I too took my leave, wondering what had triggered this episode. David will go months sometimes coping pretty well, and then go off. There was the time last year that he came into the bookstore and claimed that on the poetry show on the radio my partner had read poems that revealed secrets about David's life; secrets no one knew. I finally convinced him it was merely an odd coincidence by giving him copies of the poems--ancient Greek poems--and showing him that they much predated his own birth.
And there was the evening he showed up at the door, hungry, sad. I heated some food on my hotplate and talked with him a while. "I'm sorry. I do bad things sometimes" he said. "Please, will you forgive me?" I said yes, yes, of course, and hugged him.
But this day I was unsettled, and worried. Still, he seemed to be calming down, whether or not he believed I was stealing his drugs.
That night another young man came by, to show me his handful of pretty stones. Did I think they were worth a lot? They were jadeite, gathered at the beach near Big Sur. And, by the way, did I have a warm blanket--his had been taken. Yes, I found a sleeping bag, and made a note to myself to put out another call to our community for warm blankets and sleeping bags. We have no shelter here, but so many wandering the streets, and in a cold week I may give away 20 blankets or warm coats. He asked about food services. No, there is very little here. "Have you eaten today?" I asked. He looked at the ground, up again, and said, quietly, "No."
Well, wait here, I said, and went to see what I could throw together--a couple sandwiches, some fruit, some water. He's going north, and may find better help there. Meanwhile, those pretty stones...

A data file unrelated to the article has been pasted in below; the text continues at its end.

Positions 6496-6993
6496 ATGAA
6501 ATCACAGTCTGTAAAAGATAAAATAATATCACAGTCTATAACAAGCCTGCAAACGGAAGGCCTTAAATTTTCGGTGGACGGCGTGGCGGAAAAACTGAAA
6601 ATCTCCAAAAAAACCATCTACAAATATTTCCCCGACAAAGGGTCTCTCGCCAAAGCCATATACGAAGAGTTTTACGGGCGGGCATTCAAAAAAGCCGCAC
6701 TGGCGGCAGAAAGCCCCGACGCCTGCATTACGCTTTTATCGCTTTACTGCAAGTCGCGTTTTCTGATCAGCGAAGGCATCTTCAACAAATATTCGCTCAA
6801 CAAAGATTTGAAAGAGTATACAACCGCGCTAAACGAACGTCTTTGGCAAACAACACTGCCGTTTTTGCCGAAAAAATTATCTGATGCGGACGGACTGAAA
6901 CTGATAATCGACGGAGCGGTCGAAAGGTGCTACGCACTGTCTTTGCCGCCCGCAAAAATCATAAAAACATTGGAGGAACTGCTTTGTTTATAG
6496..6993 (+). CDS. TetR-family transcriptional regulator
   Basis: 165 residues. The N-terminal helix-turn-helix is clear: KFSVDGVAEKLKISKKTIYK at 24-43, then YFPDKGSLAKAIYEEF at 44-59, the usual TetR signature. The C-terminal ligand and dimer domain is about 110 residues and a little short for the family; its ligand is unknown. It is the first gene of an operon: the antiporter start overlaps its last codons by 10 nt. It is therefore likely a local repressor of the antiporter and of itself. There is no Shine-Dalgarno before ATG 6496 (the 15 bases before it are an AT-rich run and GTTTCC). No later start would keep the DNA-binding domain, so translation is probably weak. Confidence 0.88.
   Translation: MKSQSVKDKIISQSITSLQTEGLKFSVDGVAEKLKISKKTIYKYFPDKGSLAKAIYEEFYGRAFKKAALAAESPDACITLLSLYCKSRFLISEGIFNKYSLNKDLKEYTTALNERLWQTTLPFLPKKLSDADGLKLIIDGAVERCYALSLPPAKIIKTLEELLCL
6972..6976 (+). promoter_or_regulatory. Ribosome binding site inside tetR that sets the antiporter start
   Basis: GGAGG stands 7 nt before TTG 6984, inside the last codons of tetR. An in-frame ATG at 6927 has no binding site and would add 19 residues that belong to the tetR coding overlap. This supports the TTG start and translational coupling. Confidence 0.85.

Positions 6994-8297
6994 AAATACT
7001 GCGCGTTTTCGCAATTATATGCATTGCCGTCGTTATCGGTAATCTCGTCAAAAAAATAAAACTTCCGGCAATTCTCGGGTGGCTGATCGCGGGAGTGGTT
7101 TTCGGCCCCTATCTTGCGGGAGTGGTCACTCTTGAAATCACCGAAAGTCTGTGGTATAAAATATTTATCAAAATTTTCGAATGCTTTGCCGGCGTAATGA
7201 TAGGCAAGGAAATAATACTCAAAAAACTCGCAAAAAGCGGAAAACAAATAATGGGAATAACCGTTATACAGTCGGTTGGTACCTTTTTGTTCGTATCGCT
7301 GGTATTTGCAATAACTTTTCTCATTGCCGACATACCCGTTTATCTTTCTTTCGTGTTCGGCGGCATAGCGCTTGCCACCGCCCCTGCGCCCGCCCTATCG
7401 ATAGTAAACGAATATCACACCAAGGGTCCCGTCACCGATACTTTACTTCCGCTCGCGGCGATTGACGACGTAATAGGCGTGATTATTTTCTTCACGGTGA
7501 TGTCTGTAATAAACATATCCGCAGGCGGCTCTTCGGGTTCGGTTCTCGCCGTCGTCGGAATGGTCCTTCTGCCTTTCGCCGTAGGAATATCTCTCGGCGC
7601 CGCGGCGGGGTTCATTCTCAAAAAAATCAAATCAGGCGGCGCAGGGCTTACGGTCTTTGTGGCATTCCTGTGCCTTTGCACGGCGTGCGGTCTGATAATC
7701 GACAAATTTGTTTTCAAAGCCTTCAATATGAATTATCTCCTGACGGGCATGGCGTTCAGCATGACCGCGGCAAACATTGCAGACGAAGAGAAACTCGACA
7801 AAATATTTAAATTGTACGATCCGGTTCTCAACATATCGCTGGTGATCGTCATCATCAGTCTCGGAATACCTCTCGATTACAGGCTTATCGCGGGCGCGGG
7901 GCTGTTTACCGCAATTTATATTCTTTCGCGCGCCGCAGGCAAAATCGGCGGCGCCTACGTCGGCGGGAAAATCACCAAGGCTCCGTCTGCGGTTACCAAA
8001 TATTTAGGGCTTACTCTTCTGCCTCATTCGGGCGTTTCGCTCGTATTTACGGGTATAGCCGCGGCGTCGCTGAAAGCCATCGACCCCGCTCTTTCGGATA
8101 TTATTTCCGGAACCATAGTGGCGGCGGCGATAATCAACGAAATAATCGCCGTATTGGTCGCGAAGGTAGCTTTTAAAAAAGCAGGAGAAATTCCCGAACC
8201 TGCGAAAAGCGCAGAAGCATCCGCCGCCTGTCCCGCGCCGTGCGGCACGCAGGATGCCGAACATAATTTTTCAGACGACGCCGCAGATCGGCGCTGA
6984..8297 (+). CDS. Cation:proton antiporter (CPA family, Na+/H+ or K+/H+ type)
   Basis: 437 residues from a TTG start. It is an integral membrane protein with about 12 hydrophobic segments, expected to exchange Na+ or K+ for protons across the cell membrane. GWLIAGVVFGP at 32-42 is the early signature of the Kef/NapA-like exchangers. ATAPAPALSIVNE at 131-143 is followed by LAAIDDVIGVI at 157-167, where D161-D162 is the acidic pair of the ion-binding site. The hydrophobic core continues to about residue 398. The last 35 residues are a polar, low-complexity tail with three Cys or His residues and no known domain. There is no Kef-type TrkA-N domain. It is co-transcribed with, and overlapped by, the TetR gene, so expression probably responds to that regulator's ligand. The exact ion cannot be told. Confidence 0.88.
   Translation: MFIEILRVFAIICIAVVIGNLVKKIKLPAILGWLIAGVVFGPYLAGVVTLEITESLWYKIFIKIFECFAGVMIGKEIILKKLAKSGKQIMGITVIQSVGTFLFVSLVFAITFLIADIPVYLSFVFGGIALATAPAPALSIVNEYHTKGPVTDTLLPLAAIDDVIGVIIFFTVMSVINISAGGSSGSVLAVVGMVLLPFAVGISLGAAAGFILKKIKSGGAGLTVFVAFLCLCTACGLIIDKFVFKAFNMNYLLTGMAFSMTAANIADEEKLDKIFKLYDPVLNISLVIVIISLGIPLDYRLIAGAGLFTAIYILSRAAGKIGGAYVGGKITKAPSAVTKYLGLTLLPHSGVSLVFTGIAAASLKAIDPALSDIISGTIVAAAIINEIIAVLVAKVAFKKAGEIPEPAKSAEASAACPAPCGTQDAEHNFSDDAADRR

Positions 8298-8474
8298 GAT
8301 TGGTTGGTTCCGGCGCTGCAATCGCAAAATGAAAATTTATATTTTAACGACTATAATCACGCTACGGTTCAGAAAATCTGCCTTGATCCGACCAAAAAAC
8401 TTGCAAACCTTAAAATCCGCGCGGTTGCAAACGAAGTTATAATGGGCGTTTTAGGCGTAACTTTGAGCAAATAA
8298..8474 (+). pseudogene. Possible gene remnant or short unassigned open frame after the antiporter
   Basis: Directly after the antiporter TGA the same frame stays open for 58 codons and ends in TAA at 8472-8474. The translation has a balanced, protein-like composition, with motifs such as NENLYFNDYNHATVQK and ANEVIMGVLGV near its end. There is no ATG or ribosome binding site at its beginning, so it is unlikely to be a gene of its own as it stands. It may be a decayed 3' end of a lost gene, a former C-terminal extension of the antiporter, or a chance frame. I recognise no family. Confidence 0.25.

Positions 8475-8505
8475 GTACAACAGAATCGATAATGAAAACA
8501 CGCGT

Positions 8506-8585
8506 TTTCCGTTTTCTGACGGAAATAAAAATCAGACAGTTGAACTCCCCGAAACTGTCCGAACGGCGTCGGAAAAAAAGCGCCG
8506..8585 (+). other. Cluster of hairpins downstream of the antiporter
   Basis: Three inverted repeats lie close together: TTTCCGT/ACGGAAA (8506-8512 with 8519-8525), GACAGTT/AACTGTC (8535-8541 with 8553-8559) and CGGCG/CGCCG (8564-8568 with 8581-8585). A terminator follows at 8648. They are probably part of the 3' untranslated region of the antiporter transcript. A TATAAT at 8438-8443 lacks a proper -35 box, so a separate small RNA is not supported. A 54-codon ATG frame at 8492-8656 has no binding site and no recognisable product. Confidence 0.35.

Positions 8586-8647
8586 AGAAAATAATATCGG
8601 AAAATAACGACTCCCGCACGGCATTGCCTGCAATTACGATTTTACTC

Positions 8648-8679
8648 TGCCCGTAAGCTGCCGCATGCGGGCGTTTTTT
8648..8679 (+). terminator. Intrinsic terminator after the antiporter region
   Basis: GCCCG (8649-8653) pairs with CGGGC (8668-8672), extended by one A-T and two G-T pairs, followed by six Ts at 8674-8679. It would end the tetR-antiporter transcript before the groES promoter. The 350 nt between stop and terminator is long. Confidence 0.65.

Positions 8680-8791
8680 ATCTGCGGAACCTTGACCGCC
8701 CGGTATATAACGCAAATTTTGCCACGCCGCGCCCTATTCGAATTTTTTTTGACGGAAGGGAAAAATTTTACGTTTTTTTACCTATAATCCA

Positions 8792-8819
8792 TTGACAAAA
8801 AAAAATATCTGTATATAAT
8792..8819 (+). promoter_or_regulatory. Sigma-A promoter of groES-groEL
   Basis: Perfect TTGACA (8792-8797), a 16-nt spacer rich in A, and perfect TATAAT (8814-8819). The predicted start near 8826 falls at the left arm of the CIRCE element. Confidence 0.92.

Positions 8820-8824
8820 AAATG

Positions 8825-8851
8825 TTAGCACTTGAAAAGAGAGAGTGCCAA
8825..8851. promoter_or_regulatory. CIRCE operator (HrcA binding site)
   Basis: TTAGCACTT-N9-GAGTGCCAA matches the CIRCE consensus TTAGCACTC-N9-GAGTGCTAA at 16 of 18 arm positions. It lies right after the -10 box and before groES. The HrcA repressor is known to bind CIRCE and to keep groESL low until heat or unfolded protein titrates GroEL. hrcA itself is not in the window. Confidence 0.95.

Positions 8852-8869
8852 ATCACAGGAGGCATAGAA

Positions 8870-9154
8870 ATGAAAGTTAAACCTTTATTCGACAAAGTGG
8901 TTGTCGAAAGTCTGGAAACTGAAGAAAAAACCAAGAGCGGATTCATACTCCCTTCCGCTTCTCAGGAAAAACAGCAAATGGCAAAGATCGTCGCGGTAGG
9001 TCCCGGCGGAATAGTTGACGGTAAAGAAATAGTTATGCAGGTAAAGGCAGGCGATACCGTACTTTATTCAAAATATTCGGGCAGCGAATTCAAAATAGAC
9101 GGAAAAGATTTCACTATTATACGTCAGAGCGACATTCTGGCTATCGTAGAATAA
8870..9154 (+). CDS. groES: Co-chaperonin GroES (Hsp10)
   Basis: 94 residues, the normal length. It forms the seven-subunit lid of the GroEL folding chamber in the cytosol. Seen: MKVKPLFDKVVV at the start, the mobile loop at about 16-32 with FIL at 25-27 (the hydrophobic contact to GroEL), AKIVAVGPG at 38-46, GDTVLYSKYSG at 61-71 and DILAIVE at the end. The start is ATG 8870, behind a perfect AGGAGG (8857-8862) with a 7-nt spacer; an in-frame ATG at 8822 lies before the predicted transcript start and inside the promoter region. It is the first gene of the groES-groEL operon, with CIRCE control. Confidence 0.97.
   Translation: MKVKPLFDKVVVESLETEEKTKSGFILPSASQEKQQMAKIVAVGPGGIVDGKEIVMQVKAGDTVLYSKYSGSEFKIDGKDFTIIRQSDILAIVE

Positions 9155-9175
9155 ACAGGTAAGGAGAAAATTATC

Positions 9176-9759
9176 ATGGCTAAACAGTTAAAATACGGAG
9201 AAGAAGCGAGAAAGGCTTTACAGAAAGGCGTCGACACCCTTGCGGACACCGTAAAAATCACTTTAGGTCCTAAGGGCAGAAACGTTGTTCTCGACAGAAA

Worthless, really, but I didn't tell him. I remembered gathering them with my father, happily splashing in the ocean waves, my dad joking that we were rich now, with our handfuls of green stones.
We were rich, of course, but not in the way my traveler wished to be. We had the salt on our skin, and the ocean, and a blue day full of laughter. Green stones, childhood, a time before the many twists and turns the world would bring us. A time almost before sorrow.


Blogger Caroline said...

Well, hi, this blog has no pictures, but is really interesting 4 me... wow, u r great writing things and showing them, see u later... :)in my blog. I have delievered u something, well a message... :) BYE!

4:02 PM, January 12, 2006  
Blogger Caroline said...

Jarvenpa: I like ur blog, is cool. Well, maybe we can communicate by adding comments 2 each other and... I don't know, like that is a good idea, so see u in the next comment... :) bye!

4:19 PM, January 13, 2006